What it came with plus my Wick 4BS - Frank Holton Chicago 14, Conn Innes, Virtuoso, Coast "Germany" which does not fit because shank is too large

  5. #5
    So, how does it sound with the original Holton piece? If, as you say, it seems similar to a 6 1/2AL, it might be a good match with the horn, overall. I'm not sure what the shank size would be called, but there were a bunch of weird shank sizes back then. I had a Czech stencil euphonium from the 20's, and it was hellishly difficult to find a mouthpiece that would insert to the right depth, and no piece came with the horn.

    I bought several vintage mouthpieces before finding one from the same period that was a match. The horn sounded best with that one. Keep checking eBay for another of the Holton originals, or get the one you have fixed up nicely. I'll bet the horn will play its best with that one.
    3-valve Blessing B-350 Euphonium

  6. #6
    Join Date
    Jul 2015
    Location
    Lake Stevens, WA
    Posts
    3
    Quote Originally Posted by Garcky View Post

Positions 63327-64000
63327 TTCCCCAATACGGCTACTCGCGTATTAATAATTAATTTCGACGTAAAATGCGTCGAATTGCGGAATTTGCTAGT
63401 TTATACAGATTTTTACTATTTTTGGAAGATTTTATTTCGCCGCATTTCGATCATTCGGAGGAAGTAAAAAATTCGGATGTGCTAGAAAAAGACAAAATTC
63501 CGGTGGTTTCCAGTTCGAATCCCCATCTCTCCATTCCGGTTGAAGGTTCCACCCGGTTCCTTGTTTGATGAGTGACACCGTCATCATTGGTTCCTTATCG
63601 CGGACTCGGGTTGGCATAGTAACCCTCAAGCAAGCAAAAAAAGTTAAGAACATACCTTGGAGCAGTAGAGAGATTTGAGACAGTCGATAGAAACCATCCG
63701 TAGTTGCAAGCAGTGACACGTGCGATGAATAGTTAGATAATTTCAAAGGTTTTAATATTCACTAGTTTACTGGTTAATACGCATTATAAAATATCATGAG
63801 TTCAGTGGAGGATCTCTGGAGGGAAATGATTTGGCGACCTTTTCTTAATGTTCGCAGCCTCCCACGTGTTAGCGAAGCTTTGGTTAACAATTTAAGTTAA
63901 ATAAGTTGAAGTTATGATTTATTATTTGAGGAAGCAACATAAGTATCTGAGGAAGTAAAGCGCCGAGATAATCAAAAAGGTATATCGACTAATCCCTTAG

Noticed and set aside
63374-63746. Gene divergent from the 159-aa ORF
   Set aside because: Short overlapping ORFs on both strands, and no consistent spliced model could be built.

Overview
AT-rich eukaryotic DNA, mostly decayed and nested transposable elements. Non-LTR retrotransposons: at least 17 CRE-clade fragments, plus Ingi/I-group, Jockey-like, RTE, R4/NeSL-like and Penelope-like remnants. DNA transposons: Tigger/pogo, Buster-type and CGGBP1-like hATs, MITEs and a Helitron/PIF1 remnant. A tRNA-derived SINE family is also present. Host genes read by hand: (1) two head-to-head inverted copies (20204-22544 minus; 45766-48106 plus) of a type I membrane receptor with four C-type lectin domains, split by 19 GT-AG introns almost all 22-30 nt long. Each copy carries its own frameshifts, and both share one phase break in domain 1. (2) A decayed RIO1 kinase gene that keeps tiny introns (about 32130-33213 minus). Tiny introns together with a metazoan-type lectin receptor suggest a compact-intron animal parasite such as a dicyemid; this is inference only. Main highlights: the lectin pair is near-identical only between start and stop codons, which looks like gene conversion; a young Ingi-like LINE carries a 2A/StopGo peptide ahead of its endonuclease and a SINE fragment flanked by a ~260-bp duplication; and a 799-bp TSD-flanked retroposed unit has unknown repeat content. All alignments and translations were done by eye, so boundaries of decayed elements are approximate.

So, how does it sound with the original Holton piece? If, as you say, it seems similar to a 6 1/2AL, it might be a good match with the horn, overall. I'm not sure what the shank size would be called, but there were a bunch of weird shank sizes back then. I had a Czech stencil euphonium from the 20's, and it was hellishly difficult to find a mouthpiece that would insert to the right depth, and no piece came with the horn.

    I bought several vintage mouthpieces before finding one from the same period that was a match. The horn sounded best with that one. Keep checking eBay for another of the Holton originals, or get the one you have fixed up nicely. I'll bet the horn will play its best with that one.
    Thanks for your reply and sorry for the delay in responding. It sounds ok with the original Holton piece but the cup and backbore are a little too small for my liking. I play normally on 4-ish size mouthpieces and don't typically get along with anything smaller than that. I think it sounds better, tone-wise, with my small shank Curry 4D piece, but of course it does not fit far enough into the receiver so that's not a solution. I'll keep looking on eBay for something better. I likely will end up ordering a mouthpiece with a custom shank.